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Given the choice of baseball or football cards, collectors have historically gravitated toward the diamond rather than the gridiron. Baseball cards have been produced on a more consistent basis and offer more options for collectors because of the number of manufacturers.

Football does deserve bonus points for having some of the most attractive sets in card collecting. Some of the most valuable cards honor huge names in the sport’s history. The granddaddy of them all is a Bronko Nagurski card.

Who was Bronko Nagurski?

Bronko Nagurski was a college and pro football star who also had a successful career as a professional wrestler. He was inducted into the College Hall of Fame in 1951 and the Pro Football Hall of Fame in 1963 – in both instances as part of the inaugural class.

The 6-foot-2, 215-pound native of Canada was a two-way star at the University of Minnesota in the late 1920s, playing tackle on defense and fullback on offense. He was a consensus All-American at fullback as a senior in 1929 and made some All-America teams at tackle.

He played professionally with the Chicago Bears from 1930-37 and then again in 1943 when the team was shorthanded during World War II. Nagurski helped the Bears to a pair of NFL championships and finished with 3,947 rushing yards on 856 attempts.

The Football Writers Association of America created the Bronko Nagurski Award, presented to college football’s top defensive player, in 1993.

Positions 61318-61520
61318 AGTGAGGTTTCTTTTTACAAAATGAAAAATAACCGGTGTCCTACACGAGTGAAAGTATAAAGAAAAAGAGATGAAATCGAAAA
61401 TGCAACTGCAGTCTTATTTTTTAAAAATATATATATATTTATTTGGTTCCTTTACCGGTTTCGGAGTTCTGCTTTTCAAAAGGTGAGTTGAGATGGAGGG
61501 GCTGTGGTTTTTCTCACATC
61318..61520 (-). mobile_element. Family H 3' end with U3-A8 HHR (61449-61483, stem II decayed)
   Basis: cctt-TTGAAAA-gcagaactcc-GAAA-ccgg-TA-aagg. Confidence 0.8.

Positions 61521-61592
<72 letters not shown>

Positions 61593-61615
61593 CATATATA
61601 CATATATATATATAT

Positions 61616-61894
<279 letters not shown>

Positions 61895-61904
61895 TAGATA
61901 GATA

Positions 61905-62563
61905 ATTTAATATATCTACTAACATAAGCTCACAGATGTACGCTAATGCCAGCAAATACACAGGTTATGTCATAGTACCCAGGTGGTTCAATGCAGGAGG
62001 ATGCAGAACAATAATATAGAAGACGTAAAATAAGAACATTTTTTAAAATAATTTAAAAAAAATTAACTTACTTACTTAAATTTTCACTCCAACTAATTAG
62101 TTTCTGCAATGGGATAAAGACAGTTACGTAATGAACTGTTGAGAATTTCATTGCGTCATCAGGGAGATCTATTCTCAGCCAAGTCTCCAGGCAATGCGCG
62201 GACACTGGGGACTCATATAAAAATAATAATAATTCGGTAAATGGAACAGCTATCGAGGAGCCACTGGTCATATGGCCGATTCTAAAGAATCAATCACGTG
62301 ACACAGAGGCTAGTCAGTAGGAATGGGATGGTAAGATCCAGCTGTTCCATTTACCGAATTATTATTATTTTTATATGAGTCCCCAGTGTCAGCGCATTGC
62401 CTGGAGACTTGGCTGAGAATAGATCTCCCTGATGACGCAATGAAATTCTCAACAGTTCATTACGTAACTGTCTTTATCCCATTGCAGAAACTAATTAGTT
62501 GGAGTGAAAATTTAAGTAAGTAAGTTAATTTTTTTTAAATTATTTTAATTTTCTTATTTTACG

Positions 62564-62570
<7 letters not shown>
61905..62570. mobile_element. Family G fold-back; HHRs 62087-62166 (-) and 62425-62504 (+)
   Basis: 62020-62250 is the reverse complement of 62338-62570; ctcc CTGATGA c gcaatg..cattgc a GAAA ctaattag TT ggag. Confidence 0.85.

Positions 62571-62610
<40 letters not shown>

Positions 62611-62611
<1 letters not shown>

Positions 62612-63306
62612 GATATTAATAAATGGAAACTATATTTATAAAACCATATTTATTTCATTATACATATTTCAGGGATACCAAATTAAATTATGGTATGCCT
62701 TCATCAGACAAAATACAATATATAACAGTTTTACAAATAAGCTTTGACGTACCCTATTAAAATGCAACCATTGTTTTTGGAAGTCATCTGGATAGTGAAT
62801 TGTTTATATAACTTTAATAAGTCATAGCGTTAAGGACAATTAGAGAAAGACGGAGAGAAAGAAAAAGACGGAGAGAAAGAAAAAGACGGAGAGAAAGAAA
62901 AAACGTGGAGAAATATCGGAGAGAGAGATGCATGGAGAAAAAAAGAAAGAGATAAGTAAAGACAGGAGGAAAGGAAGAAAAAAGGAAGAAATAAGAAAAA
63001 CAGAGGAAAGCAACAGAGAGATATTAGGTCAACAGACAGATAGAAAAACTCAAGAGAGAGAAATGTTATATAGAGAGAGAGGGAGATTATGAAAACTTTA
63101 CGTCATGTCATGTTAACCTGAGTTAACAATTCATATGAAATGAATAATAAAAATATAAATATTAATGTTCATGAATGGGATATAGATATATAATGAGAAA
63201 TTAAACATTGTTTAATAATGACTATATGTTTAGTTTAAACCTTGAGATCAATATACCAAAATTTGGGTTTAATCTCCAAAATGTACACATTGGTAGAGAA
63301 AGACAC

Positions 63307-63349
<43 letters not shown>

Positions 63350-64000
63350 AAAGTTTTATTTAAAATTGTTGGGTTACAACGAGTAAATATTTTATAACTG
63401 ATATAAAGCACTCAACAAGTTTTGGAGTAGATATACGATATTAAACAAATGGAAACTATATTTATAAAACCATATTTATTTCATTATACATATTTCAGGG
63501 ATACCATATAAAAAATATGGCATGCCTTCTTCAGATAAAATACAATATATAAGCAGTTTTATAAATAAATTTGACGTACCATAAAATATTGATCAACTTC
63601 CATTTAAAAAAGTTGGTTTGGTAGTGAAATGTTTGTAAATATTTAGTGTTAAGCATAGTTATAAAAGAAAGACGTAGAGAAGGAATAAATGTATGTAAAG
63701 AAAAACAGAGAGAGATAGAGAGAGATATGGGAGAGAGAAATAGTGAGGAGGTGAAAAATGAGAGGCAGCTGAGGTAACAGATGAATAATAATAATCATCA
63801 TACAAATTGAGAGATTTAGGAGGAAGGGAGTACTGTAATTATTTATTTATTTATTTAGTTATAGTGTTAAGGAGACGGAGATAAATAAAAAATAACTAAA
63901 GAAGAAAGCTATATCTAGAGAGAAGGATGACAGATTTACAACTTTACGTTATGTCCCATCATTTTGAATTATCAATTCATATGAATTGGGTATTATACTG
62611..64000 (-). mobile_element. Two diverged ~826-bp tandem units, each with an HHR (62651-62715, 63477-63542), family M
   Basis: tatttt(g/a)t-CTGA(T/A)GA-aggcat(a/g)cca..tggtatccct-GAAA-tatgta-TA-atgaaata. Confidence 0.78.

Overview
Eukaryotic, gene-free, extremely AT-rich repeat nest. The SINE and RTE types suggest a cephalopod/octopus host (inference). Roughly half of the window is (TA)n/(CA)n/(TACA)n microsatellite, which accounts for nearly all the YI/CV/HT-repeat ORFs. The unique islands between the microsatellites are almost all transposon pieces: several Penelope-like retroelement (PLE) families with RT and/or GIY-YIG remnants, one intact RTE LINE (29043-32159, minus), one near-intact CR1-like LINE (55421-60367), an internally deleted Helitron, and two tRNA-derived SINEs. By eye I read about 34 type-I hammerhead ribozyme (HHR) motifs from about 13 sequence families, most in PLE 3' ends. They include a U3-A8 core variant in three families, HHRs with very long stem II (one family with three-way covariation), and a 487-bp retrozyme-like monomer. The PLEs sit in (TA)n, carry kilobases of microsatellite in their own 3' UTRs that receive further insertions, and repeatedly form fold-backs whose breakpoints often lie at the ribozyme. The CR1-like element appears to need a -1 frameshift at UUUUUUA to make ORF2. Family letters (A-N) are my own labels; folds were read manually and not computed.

The story behind the Bronko Nagurski football card

The 1935 National Chicle set manufactured by a Cambridge, Massachusetts, company is considered the first nationally distributed collection consisting exclusively of football players.

The set has consistently ranked as a favorite with collectors both for being groundbreaking and for its art deco design style. Generations of collectors have become used to finding player biographies and statistics on the back of cards, but the 1935 National Chicle series instead featured tips for playing football.

The age of the card and the relatively low interest in football cards in the 1930s makes finding the Bronko Nagurski card difficult to find in any condition.

A tattered version of the card can still fetch close to $10,000. The most well-preserved version of the card known to exist sold for $240,000 in 2006 and then $350,000 in 2011. There’s a consensus that it would sell for $750,000 or more today, putting it far behind the well-known Honus Wagner T-206 baseball card that has been sold for more than $3 million.

A well-preserved Knute Rockne card from the same 1935 set is more common and valued at about $16,500.

Other valuable football cards

Surprisingly, there is a 19th-century tobacco card set containing Ivy League football players. The Mayo’s Cut Plug card of Harvard’s John Dunlop is the rarest piece of the set and impossible to find in anything other than battered condition. Its estimated value is $22,750, owing largely to the fact that the manufacturer neglected to print Dunlop’s name on the card.

As far as collectibles of a more recent vintage go, a Jim Brown card in the 1958 Topps set carries an estimated value of $275,000. The Joe Namath card from Topps’ 1965 set is a close second at $250,000 for top-notch condition.

Two 1957 Topps quarterbacks, Bart Starr and Johnny Unitas, are valued at $125,000 and $110,000 respectively.